(This review is rated PMS for Possible Minor Spoilers.)
The Beloved Spouse and I watched the Amazon series Bosch over the past week, with mixed emotions and responses. Not mixed between us. We agree on pretty much everything. We have mixed feelings about the show.
First, full disclosure: I am not a huge fan of Michael Connelly’s writing. I like his books, and I like him personally. (Never met him, but everything I’ve seen and heard of him implies he’s a mensch.) No one tells better stories, or weaves two unrelated stories together better than he. His characters are solid, and Harry Bosch has become damn near an archetype, and deservedly so. It’s the writing itself that doesn’t move me, and that’s on me. My tastes run toward dialog in the style of Elmore Leonard and George V. Higgins, and narration that’s terse yet stylish. (Think Ed McBain or James Ellroy, for two disparate examples.) Connelly strikes me as too down the middle, too rarely writing something I want to turn to The Beloved Spouse and say, “Listen to this.”
We both wanted to like Bosch. We’ve loved Titus Welliver since his mother fucked that monkey on Deadwood. The other casting is, by and large, excellent. The production values are first rate. The problem is, the TV show seems to overplay Connelly’s weaknesses and underplay his strengths. There are too many subplots that don’t go anywhere. Why bother telling us Harry’s boss is having a lesbian affair with another detective who works for her? There’s a workable subplot there, but they didn’t do anything with it.
The political aspects also seemed more like decals than infrastructure. Connelly’s books do not shyThe Wire did politics very well in a cop context. We ought to do that, too.” There are multiple problems with this, not the least of which are 1.) The Wire wasn’t really a cop show, and b.) The Wire invested the time and effort to do it very well. (Comparisons to The Wire may not be fair, but they can’t be helped when the most political cop is not only the Deputy Chief for Operations, but he’s played by Lance Reddick, whose character who was both made and unmade by politics in The Wire.)
The plots weren’t up to Connelly’s usual standards, either. The serial killer thread served to hit all the usual serial killer angles, including—but not limited to—the young woman in distress and lots of seemingly disjointed plot development that could be rationalized as, “Well, he’s a serial killer. He’s nuts.” (Jason Gedrick was superb as said serial killer, which made this element much more watchable.)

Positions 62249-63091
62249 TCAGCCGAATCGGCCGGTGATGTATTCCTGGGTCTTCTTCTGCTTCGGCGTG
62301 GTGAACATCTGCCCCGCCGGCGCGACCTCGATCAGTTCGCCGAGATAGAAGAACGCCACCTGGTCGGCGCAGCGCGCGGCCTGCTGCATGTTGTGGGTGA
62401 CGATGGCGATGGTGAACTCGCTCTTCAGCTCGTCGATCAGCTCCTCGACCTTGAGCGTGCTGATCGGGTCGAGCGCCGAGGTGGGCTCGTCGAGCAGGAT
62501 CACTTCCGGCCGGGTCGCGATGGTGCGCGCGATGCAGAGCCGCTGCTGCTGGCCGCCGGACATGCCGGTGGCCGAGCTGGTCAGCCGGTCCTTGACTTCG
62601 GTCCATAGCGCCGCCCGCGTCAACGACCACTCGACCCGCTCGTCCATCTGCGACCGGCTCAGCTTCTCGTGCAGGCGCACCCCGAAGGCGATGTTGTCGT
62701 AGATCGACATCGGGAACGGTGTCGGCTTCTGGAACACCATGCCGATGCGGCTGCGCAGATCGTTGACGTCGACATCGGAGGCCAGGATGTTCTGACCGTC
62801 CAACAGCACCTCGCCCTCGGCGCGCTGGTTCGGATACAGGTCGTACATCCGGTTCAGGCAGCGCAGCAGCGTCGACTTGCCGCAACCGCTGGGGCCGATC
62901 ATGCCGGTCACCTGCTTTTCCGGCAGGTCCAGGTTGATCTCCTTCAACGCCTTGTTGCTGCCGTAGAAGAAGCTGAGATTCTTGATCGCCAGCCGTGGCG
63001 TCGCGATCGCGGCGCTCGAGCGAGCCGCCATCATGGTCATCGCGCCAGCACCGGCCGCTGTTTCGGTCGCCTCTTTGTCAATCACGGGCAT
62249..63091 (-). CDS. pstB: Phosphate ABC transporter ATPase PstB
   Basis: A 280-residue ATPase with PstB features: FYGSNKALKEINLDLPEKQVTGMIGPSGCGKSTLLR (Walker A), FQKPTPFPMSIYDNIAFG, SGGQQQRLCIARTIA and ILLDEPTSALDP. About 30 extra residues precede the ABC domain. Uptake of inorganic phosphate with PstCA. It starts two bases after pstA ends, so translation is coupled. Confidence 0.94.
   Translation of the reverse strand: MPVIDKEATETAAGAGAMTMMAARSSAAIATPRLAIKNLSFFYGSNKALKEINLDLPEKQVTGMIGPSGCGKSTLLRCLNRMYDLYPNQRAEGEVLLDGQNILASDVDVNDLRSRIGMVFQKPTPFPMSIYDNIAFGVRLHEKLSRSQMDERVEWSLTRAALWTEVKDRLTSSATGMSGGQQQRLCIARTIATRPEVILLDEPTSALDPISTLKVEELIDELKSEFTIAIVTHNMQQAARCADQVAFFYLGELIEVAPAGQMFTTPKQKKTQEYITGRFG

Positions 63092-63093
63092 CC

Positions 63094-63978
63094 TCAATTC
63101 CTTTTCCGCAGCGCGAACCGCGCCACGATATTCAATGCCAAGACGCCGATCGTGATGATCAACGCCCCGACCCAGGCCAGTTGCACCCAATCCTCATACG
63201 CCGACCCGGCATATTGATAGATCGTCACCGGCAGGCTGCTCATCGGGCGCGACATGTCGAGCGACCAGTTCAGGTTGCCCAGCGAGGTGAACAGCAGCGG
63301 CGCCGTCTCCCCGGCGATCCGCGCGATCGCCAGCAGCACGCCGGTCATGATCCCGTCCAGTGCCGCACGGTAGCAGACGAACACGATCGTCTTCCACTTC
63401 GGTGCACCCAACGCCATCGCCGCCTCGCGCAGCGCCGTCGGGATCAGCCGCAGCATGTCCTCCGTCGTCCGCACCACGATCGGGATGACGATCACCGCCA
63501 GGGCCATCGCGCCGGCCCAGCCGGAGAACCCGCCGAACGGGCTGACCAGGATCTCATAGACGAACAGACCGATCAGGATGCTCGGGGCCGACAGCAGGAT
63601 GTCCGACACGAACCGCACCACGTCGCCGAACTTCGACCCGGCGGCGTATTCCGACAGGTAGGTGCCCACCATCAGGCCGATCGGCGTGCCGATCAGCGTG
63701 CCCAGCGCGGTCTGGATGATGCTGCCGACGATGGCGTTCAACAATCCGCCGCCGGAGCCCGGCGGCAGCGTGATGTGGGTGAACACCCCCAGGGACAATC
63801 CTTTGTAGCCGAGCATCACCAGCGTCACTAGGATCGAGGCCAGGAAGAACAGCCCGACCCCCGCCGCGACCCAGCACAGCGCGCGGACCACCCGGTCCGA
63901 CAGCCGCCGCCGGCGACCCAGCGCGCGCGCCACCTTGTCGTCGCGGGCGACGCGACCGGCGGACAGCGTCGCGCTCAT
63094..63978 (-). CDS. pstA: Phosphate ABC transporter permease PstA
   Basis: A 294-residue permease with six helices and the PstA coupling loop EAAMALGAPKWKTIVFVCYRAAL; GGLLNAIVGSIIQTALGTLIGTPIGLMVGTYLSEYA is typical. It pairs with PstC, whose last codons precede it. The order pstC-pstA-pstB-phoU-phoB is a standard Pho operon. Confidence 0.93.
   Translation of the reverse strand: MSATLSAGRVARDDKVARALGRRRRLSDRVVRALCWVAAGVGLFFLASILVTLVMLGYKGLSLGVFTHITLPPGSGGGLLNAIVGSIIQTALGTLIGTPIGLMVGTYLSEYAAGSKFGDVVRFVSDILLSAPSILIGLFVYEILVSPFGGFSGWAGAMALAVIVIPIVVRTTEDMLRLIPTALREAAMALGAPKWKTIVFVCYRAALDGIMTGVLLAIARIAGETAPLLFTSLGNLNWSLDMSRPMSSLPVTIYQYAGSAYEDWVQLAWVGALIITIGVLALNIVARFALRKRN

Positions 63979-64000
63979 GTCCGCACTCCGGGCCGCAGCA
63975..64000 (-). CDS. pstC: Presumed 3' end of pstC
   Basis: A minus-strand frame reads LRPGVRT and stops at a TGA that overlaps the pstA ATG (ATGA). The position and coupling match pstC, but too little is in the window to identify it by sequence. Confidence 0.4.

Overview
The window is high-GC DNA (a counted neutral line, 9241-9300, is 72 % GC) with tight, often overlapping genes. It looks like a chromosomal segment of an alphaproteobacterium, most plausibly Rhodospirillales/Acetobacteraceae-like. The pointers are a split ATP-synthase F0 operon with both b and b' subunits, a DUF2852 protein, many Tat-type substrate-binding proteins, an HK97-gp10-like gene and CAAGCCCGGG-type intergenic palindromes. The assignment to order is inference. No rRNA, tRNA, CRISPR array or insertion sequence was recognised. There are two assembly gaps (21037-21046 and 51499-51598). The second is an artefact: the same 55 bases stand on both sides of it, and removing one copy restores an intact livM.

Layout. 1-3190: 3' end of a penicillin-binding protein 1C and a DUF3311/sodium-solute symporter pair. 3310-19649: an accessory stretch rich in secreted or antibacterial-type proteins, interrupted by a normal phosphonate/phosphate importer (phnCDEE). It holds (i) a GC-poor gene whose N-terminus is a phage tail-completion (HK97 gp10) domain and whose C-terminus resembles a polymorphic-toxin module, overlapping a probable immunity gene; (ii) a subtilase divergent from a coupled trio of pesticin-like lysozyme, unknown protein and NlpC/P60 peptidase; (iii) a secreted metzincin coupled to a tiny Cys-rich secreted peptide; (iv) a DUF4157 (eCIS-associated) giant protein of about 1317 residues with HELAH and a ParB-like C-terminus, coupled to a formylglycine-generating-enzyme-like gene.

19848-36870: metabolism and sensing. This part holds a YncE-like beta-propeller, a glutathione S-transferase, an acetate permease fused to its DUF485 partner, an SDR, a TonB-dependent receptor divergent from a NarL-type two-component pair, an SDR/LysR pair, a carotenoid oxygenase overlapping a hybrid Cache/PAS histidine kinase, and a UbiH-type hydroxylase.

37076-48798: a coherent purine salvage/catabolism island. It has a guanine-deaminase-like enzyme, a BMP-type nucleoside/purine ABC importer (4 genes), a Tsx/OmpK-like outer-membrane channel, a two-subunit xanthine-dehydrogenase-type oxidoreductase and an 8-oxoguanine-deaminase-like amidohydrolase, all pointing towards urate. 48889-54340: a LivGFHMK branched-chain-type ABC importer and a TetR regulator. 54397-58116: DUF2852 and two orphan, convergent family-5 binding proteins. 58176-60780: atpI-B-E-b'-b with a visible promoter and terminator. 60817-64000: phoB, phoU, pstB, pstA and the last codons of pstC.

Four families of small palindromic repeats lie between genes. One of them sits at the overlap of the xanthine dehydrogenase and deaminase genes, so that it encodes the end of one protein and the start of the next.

The other main story, about solving a twenty-year-old murder, was better, but still had weaknesses. Everyone knew the reformed child molester was going to be innocent, and that he would kill himself. Bosch also had a bad case of House syndrome, where Harry had to be sure, yet wrong, half a dozen times before they actually got the right guy.
It may seem unfair to crush Bosch for some plotting issues when I just gave Justified a pass, but Justified made up for its plotting weaknesses in so many other ways. It was a fun show to watch, engrossing on many levels. Bosch lacked that, so it had nothing to fall back on when the plot came up short.
The Bosch character is a prime example. In the books he’s driven and always in trouble, but he’s presented as someone who’s sincerely trying to the right thing as he sees it, confounded by bureaucracy or ineptitude. The bureaucracy and ineptitude are there in the TV show, too, but Harry is less the gallant warrior beset on all sides than an asshole. He’s a terrible father, and his motions toward concern don’t play when viewed against his actions. (Which are also too predictable. Everyone knows when he tells his daughter he’ll be back for Christmas, he won’t be, and that he’ll ditch her at some point when she comes to LA.) Even when other cops have the cold case killer under control, Harry has to be there for the finale. Yes, the medium demands that one, but more effort should have been made to set it up.
There are a lot of things to like about Bosch. Harry comes off as an asshole because of how he’s written, but through any failure in Welliver’s performance. The show just needs to pick its spots better, and play more to Connelly’s strengths. Amazon has already committed to a second season, so there’s hope.